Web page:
These Days, Upon Us ALL.

Couple of articles here too, with thanks to the Globe and Mail for highlighting these voices:

I find myself considering the parallels between erasures – especially of late, given the recent ‘scandal’ to rock Parliament. The tried and true argument that “we didn’t know” that runs through this moment ( and the various forms of pushback that insist “it wasn’t that bad” or “it didn’t happen” or “show me the proof”) are the voices of those invested in the status quo: in the continued silencing of those voices that speak truth to power, and to the system of settler-colonialism that permeates every aspect of the dominant culture in this country.

I wonder at the blindness. I wonder at the cruelty. I wonder at the refusal to listen, let alone acknowledge our continued collective culpability … for so many things. And to actually ACT – to expect and insist that those in power do better – seems more difficult by the day.

Time to think and consider (yet again): What more can we each do to create lasting change here? This is a question that has motivated me for many years, and motivated the work I did for my MFA. It will continue to motivate me to try to do better, to be a better neighbour and be in genuine relation.

Taking a Moment …

As a settler and uninvited guest wherever I walk in this country, I recognize that many people will be sporting Orange Shirts tomorrow. This action, like the (now ubiquitous) Land Acknowledgment, risks becoming a perforative gesture that assuages guilt temporarily, or (as bad or worse) is seen simply as ‘proper’ to do.

My choice is to step back, shut up, and make room – on September 30th, of all days. Yes I will wear an orange shirt; as a mother and grandmother, I can think of nothing more traumatic or horrendous than to lose a child. As a human being, I feel deeply my responsibility to learn and understand, so that I may better assist in appropriate ways to make things better where I can. As a settler, I cannot make a move to claim innocence, when I live within and benefit from the ongoing harms the Settler-Colonial systems in play in this country are still operating.

I am a deeply imperfect work in progress, trying to find the best way to live better in relation. One day at a time.

I leave the following here, as I feel Paulette Regan expressed my thoughts better than I ever could:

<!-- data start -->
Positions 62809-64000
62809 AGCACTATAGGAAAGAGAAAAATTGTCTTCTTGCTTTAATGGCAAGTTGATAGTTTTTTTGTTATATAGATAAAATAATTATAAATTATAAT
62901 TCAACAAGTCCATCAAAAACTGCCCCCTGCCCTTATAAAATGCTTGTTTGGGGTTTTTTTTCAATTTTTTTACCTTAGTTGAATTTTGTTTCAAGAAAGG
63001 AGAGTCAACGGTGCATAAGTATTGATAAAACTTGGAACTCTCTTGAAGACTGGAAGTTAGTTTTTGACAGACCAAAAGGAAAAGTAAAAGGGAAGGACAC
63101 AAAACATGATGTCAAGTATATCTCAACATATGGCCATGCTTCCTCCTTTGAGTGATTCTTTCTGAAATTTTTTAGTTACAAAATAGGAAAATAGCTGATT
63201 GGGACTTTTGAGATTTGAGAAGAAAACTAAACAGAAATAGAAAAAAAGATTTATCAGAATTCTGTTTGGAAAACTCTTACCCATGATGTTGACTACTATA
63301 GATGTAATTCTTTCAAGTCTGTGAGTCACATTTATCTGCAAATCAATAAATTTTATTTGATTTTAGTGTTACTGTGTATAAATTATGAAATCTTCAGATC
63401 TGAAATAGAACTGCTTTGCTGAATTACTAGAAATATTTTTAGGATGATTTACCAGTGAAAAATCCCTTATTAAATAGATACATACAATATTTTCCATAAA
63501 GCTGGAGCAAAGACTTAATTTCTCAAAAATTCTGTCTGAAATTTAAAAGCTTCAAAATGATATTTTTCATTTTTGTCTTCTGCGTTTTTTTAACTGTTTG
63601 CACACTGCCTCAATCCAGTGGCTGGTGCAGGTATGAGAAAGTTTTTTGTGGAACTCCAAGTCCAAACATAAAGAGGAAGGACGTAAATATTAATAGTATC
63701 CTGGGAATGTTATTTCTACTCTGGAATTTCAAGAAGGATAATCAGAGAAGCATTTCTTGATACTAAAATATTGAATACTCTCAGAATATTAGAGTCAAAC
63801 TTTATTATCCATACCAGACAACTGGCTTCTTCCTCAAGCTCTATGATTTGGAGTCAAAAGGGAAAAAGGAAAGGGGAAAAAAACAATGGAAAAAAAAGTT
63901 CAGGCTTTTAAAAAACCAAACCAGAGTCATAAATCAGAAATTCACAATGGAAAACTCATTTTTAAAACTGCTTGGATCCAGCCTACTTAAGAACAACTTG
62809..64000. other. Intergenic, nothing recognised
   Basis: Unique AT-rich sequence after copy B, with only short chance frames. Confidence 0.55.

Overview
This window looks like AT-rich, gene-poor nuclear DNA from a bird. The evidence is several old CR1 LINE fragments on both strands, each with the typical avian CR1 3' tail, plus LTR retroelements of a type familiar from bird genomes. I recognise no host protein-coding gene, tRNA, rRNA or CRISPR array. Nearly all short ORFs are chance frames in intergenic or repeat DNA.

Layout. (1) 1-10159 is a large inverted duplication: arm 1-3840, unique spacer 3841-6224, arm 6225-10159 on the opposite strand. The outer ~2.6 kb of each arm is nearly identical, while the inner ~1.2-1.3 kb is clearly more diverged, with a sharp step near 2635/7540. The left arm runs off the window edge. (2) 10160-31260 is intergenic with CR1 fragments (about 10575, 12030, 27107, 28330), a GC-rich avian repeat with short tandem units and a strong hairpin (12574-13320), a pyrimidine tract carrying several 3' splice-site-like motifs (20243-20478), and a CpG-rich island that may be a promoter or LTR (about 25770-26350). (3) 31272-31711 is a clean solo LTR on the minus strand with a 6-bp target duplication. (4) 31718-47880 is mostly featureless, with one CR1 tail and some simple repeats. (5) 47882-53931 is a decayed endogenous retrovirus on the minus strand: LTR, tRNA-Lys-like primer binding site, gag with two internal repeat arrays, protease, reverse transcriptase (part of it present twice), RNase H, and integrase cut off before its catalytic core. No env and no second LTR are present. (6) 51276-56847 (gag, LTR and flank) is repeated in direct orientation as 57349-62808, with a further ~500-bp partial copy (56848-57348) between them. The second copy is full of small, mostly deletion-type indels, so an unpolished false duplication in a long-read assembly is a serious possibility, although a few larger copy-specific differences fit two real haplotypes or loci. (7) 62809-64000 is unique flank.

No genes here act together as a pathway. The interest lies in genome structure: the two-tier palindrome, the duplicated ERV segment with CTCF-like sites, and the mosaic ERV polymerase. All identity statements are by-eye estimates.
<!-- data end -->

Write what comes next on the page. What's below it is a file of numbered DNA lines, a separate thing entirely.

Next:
For me, Canada’s apology [11 June 2008, then-Prime Minister Harper] was a call for settlers to take seriously our collective moral responsibility for the systematic removal and institutionalization of Native children, some of whom were abused and most of whom were deprived oftheir family life, languages, and cultures. Although the debilitating impactsof sexual, physical, and psychological abuse upon children are self-evident, and Canadians condemn such practices, the problematic assimilation policy that gave rise to such abuses is less understood by the Canadian public. To those who argue that they are not responsible, because they were not directly involved with the residential schools, I say that, as Canadian citizens, we are ultimately responsible for the past and present actions of our government. To those who say that we cannot change the past, I say that we can learn from it. We can better understand how a problematic mentality of benevolent paternalism became a rationale and justification for acquiring Indigenous lands and resources, and drove the creation of prescriptive education policies that ran counter to the treaty relationship. Equally importantly, we can explore how this mentality continues to influence Indigenous-settler relations today. Failing to do so will ensure that, despite our vow of never again, Canada will create equally destructive policies and practices into the future. To those who argue that former IRS students should just get over it and move on, I say that asking victims to bury a traumatic past for the “greater good” of achieving reconciliation does not address the root of the problem –colonialism.

Paulette Regan, Unsettling the Settler Within, p.4